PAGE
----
13. Typically, bariatric surgery patients can expect to return to work in about two to four weeks, however this can vary from person to person. This may vary greatly. The time you take from works depends on many things, including the kind of work you do, your general state of health, how badly your work needs you, how badly you need you need your work (i.e. the money), your general state of motivation, the surgical approach (laparoscopic vs. open) and your energy level.
  14. It is important to remember that you are not just recovering from surgery, but you are eating very little and losing weight rapidly. We caution you to not rush back to full-time work too quickly. The first few weeks are a precious time to get to know your new digestive system, to rest, exercise and meet with other post-operative patients in support group meetings. If financially feasible, take this time to focus on your recovery.
  15. You may not wish to tell the people you work with what kind of surgery you are having. It is perfectly appropriate to tell as much or as little to your employer as you would like. Although you do not need to tell your employer that you are having weight loss surgery, it is recommended to reveal that you are having major abdominal surgery. Explain that you need two or more weeks to recover, especially if you would like to have some form of financial compensation during your absence.
  16. Your employer should have the relevant forms for you to complete. You may want to indicate that you will not be able to do any heavy lifting for several months after surgery.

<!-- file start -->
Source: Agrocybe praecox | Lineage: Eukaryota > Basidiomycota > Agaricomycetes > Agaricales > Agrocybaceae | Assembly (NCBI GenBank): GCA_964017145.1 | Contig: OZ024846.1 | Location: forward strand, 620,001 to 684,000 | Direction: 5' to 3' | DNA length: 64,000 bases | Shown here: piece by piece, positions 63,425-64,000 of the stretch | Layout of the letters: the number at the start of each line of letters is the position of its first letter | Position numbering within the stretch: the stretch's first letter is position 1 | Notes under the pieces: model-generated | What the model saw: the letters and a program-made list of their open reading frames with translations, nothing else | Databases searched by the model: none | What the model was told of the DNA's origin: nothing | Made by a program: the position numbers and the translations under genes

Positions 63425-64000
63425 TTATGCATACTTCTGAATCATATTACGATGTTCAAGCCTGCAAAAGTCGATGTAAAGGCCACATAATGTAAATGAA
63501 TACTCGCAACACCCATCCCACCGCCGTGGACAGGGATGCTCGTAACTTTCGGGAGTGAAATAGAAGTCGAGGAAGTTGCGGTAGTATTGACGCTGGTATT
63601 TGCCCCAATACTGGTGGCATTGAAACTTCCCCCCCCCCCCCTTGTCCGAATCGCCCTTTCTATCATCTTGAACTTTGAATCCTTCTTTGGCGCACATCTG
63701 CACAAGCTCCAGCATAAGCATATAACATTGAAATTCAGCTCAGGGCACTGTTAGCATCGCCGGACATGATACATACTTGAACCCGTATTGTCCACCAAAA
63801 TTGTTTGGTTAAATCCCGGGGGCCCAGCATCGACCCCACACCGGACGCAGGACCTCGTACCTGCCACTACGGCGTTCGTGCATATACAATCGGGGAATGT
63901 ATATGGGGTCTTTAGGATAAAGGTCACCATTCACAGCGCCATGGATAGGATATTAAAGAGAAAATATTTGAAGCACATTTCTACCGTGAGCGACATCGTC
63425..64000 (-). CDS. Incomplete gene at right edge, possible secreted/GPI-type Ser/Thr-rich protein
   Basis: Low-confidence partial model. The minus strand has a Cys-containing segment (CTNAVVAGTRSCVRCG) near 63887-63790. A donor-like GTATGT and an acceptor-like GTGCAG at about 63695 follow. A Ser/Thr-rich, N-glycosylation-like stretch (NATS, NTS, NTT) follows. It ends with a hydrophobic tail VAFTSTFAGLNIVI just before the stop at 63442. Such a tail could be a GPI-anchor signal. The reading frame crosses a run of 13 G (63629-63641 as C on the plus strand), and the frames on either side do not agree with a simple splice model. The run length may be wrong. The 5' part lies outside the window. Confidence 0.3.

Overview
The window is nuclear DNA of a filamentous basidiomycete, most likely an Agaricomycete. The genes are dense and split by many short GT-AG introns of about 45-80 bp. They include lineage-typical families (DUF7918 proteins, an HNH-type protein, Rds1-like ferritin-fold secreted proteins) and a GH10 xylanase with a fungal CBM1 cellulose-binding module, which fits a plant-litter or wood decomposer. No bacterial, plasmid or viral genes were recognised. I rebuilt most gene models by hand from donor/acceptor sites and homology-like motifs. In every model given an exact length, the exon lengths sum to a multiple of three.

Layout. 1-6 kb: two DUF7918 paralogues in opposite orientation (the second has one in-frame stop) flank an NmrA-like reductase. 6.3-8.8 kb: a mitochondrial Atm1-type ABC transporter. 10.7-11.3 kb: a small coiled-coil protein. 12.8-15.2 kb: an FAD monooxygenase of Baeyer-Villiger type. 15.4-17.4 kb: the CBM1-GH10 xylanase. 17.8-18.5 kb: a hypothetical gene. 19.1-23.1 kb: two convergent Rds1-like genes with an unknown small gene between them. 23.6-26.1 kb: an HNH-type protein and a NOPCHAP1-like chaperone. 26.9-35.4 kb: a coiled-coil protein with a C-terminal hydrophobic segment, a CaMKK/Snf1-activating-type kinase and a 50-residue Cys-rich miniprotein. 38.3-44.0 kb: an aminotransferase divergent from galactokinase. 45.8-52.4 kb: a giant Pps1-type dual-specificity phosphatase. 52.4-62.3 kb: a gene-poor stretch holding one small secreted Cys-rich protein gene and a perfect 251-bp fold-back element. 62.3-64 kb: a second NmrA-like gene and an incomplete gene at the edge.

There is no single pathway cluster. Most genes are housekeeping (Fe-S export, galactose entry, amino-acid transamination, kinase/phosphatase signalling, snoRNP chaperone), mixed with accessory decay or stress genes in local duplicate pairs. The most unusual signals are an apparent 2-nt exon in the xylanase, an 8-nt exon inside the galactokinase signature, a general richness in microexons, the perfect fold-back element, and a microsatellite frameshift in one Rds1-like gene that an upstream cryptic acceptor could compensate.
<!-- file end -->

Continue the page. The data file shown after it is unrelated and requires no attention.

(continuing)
General Appointment

Dr. Eslami earned his Doctor of Medicine degree from the University of Tehran in Iran. Upon graduation, Dr. Eslami completed two years of service in the military as a general practitioner. In 1999 he relocated to the United States and completed a residency program in General Surgery at the University of Maryland in Baltimore, and was awarded a chief residency completion in both surgical trauma and intensive care shock trauma. He then went on to the Baylor College of Medicine in Texas to complete his fellowship in Advanced Minimally Invasive and Bariatric Surgery.

In addition to his formal education, Dr. Eslami has been very involved with clinical research, and often presents his articles at various conferences around the country.

Dr Eslami is an active member of the medical staff at several Mercy Hospitals. He has obtained Board Certification in Surgery from the American Board of Surgery. He is a member of the Society of American Gastrointestinal Endoscopic Surgeons (SAGES). Dr Eslami is designated as a Center of Excellence- Bariatric Surgeon through the American Society for Metabolic and Bariatric Surgery (ASMBS) of which he is an active member. Dr. Eslami is an avid runner, biker, and swimmer. He enjoys boating, spending time with friends and family, participating in cultural meetings, and reading history in his spare time.

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General Appointment

Afshin Eslami, M.D.

Bariatric Surgeon

For all clinic appointments and inquiries, please call (916) 423-2022 or click to request an appointment online.

We are happy to hear from you. Please contact us using the information below:

Sacramento

7501 Hospital Drive

Suite 305

Sacramento, CA 95823

Click here for driving directions and location map.

Tele: (916) 423-2022

Fax: (916) 681-0673